Kenya reached the semi-finals of the 2003 World Cup in Africa but that was a fluke – New Zealand refused to play in Nairobi (unsafe) and England in Harare (unacceptable). Since then, Kenya’s cricket has fallen apart amid allegations of corruption that shocked even their own hardened government. Though it is now recovering under new management, their prospects of becoming the 11th Test nation have receded.

Neither does Speed’s other example, Scotland, represent expansion. The Scots have played cricket for centuries and Donald Walker, sports editor of The Scotsman newspaper, thinks interest has hardly increased. The idea of Scotland joining the elite is absurd for several reasons. Attendances at cricket matches there are paltry (“Scots who like cricket are more inclined to play than watch,” says Walker) and the interest that exists is focused on England rather than Scotland. As Scots recognise but the ICC does not, it is a historical quirk that the British national team is called England. Any really gifted Scottish cricketer will follow the money and head south. The same applies in Ireland.

Walker, not surprisingly, supports Scotland’s participation. “If we don’t have the World Cup, there is no chance of developing the game here.” And Speed points out that when Michael Holding started in the 1970s, there were only six Test teams.

This is true but potentially misleading. The white-ruled Southern African states were then excluded for political reasons. Now South Africa have been readmitted; Rhodesia (which for cricketing purposes was part of South Africa) are now in as Zimbabwe; Sri Lanka (the one undoubted success story) have been promoted; and Bangladesh are included in their own right, having been there before, as part of first India and then Pakistan.

Once again this is hardly expansion. In any case, Zimbabwe – where the cricket administration is as disgraceful as everything else – now have only a few dozen serious cricketers left. In Bangladesh, the people are cricket-crazy and the potential is boundless but the country’s seven years as a fully-fledged member of the ICC have been almost wholly embarrassing.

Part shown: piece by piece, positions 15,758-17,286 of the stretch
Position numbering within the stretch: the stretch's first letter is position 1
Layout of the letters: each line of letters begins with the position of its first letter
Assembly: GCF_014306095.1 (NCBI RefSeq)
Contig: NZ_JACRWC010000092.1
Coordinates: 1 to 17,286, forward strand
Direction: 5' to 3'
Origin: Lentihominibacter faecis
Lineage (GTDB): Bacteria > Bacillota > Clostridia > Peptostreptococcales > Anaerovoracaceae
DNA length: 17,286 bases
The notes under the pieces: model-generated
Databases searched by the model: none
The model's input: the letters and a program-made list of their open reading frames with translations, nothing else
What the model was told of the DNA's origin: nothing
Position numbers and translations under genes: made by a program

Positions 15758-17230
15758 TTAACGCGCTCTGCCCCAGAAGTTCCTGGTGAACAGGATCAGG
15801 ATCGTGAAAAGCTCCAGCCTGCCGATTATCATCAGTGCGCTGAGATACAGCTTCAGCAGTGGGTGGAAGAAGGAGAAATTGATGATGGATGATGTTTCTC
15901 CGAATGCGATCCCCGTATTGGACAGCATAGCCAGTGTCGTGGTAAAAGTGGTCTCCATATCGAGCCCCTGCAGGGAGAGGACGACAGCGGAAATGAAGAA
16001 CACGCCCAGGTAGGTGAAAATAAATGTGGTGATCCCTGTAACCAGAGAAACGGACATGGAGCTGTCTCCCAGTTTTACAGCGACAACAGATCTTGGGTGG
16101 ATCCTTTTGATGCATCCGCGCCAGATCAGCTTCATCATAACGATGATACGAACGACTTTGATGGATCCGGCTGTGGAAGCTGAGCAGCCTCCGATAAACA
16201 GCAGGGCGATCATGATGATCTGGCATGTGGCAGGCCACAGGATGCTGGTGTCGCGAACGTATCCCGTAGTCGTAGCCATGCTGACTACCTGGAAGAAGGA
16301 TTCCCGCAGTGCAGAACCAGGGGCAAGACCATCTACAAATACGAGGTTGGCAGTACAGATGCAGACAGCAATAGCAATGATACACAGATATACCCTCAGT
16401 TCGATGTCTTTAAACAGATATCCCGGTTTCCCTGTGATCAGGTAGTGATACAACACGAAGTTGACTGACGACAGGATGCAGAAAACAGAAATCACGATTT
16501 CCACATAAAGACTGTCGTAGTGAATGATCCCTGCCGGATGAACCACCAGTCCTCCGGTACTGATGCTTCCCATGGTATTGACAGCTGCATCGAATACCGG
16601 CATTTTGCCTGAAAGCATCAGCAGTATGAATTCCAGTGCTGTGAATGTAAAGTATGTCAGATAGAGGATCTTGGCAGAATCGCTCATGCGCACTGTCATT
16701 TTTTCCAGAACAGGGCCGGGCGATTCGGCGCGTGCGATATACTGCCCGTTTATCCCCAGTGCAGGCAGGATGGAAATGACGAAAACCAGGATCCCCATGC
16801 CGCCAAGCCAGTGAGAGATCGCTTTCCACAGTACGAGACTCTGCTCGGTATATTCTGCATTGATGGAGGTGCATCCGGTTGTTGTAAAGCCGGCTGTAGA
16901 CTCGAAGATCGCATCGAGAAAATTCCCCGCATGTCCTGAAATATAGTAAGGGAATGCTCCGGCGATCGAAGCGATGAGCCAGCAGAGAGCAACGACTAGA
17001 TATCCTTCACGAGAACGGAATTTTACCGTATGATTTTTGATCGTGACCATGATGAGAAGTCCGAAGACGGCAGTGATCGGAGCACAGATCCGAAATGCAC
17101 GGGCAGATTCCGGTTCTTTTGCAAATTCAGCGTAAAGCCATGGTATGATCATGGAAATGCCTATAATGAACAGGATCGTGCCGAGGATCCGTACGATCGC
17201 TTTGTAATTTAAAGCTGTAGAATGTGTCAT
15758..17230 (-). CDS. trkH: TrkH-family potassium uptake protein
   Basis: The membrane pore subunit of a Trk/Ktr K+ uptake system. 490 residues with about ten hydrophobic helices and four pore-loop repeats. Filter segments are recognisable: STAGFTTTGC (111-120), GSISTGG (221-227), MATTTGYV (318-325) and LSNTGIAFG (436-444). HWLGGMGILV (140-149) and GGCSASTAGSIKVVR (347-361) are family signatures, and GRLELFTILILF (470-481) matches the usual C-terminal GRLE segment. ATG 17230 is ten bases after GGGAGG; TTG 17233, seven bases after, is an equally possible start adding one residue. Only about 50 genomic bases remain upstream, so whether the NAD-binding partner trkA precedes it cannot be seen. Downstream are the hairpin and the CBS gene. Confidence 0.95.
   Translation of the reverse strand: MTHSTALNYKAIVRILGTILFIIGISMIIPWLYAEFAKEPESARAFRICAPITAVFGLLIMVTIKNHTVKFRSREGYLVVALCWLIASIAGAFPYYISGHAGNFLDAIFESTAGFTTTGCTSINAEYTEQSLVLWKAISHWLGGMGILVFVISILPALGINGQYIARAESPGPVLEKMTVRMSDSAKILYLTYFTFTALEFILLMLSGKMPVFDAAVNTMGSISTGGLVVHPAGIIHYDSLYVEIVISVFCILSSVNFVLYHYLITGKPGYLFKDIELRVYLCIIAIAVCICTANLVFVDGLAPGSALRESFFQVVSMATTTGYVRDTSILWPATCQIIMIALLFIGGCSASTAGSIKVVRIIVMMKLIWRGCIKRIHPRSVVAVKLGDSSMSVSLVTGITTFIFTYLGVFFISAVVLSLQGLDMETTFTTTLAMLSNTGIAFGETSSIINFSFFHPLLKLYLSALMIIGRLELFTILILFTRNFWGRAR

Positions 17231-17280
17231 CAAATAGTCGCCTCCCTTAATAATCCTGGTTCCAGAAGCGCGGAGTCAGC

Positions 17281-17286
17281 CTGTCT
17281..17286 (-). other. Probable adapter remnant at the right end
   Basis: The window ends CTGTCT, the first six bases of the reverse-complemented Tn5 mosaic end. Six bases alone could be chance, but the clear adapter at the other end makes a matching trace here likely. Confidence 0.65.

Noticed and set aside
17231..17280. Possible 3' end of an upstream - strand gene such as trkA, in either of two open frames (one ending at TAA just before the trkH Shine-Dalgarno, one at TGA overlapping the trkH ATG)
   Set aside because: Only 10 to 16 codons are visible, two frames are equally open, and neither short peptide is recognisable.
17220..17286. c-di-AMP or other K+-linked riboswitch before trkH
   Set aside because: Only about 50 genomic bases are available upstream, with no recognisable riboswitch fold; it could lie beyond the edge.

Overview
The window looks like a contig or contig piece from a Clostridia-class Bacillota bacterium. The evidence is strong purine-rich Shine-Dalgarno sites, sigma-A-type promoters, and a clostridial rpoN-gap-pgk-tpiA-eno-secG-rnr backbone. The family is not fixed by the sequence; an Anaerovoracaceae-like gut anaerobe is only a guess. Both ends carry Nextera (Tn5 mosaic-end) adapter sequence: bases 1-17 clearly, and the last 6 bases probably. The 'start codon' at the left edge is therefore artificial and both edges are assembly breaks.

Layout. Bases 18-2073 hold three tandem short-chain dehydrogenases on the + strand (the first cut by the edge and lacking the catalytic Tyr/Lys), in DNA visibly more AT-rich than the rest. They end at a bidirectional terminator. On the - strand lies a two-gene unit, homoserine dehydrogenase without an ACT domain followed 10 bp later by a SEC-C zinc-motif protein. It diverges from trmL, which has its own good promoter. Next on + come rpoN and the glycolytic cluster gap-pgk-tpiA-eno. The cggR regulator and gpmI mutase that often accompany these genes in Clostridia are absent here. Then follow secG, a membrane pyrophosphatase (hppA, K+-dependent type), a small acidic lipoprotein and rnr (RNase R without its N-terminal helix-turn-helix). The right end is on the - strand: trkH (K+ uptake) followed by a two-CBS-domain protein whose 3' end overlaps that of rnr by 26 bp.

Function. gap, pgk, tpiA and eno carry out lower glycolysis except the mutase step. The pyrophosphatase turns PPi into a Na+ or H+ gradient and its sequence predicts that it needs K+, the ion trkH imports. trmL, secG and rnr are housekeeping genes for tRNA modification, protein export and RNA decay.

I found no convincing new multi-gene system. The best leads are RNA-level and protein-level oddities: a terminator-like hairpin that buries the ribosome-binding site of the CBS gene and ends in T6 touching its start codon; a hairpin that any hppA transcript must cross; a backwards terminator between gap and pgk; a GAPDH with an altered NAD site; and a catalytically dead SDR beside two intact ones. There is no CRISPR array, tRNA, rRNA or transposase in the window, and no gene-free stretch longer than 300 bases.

The main growth areas of the past two decades have had nothing to do with the ICC. Cricket has spread within South Africa, not so much to the black majority, but to the white Afrikaaners, who used to consider it an eccentricity of the rooineks – the English-speaking whites. Far more significantly, it has spread within India, from the urban bourgeoisie to the villages, who had hardly heard of the game until TV belatedly arrived. The most remarkable international success story is probably Afghanistan, where the game spread not through investment but war – thousands of kids learnt to play in refugee camps in Pakistan. When a team from Afghanistan came to England last summer, they impressed everyone with their talent.

The ICC has kept acquiring new countries, which is important to cricket’s fraught geopolitics. As well as the 10 full members, the ICC has 27 associates (from Argentina to Zambia) and 55 with the lesser status of affiliates (from Afghanistan to Vanuatu).

Yet in most of these places cricket has the shallowest roots. Since 1993, Wisden Cricketers’ Almanack has included reports from more than a hundred countries and territories. The overwhelming impression is that cricket is being spread, not by the ICC’s efforts but in pretty much the way it spread in the 19th century when British imperialists took their bats and balls to the ends of the earth. This time the driving force is the army of migrant workers emerging from the Indian subcontinent to build the 21st century. There is barely a country left on earth without some blokes playing cricket but, in the vast majority of cases, the locals’ role is to look on, baffled.

In terms of numbers, one place stands out. Cricket is now embedded across the United States, thanks almost invariably to Asian migrants. In the suburban parks of every large city, it isn’t hard to find Indians and Pakistanis playing to a reasonable standard and the local news vendor may well be up with the World Cup scores.

Indeed, this should have been the week for American cricket: the ICC fondly hoped that the Caribbean World Cup would offer a chance to play lucrative fixtures at a new stadium in Florida. But the administration of US cricket has been too catastrophic to let that happen and last Saturday the ICC suspended the USA Cricket Association for the second time. Cricket’s administrators have stopped fantasising that the US is going to repent of its 19th-century decision to prefer baseball. They still believe, more reasonably, that there is big money to be made in the Asian-American niche market.

But with that promised land temporarily out of reach, Speed and his cohorts have a new dream. China! The government is supportive, even to the extent of ordering people to play cricket. Latest figures suggest there are 995 cricketers in China, or slightly less than one person per million. As Speed says, it’s a long-term project. Very long-term, I’d say.

Matthew Engel is an FT columnist. The 144th edition of ‘Wisden Cricketers’ Almanack’ will be published on March 28 (John Wisden and Co, £40)